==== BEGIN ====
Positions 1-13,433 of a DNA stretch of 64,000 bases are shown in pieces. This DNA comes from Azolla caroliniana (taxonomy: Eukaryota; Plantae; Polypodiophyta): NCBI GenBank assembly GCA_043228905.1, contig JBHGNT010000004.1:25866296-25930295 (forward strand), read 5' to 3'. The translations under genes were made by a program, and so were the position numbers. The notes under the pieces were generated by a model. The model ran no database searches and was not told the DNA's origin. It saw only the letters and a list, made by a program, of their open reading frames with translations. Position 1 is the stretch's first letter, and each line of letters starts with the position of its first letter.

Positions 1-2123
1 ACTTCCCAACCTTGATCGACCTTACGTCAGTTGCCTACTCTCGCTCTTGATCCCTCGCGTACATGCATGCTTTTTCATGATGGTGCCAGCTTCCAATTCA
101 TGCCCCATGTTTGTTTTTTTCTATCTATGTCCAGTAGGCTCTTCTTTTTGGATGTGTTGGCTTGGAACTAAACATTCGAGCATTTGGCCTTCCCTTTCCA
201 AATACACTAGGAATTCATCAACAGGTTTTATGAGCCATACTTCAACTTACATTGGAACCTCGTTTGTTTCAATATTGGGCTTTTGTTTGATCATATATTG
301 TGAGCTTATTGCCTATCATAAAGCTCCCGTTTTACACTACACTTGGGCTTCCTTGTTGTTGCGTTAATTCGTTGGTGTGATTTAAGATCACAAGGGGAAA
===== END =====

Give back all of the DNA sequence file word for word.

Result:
Positions 1-13,433 of a DNA stretch of 64,000 bases are shown in pieces. This DNA comes from Azolla caroliniana (taxonomy: Eukaryota; Plantae; Polypodiophyta): NCBI GenBank assembly GCA_043228905.1, contig JBHGNT010000004.1:25866296-25930295 (forward strand), read 5' to 3'. The translations under genes were made by a program, and so were the position numbers. The notes under the pieces were generated by a model. The model ran no database searches and was not told the DNA's origin. It saw only the letters and a list, made by a program, of their open reading frames with translations. Position 1 is the stretch's first letter, and each line of letters starts with the position of its first letter.

Positions 1-2123
1 ACTTCCCAACCTTGATCGACCTTACGTCAGTTGCCTACTCTCGCTCTTGATCCCTCGCGTACATGCATGCTTTTTCATGATGGTGCCAGCTTCCAATTCA
101 TGCCCCATGTTTGTTTTTTTCTATCTATGTCCAGTAGGCTCTTCTTTTTGGATGTGTTGGCTTGGAACTAAACATTCGAGCATTTGGCCTTCCCTTTCCA
201 AATACACTAGGAATTCATCAACAGGTTTTATGAGCCATACTTCAACTTACATTGGAACCTCGTTTGTTTCAATATTGGGCTTTTGTTTGATCATATATTG
301 TGAGCTTATTGCCTATCATAAAGCTCCCGTTTTACACTACACTTGGGCTTCCTTGTTGTTGCGTTAATTCGTTGGTGTGATTTAAGATCACAAGGGGAAA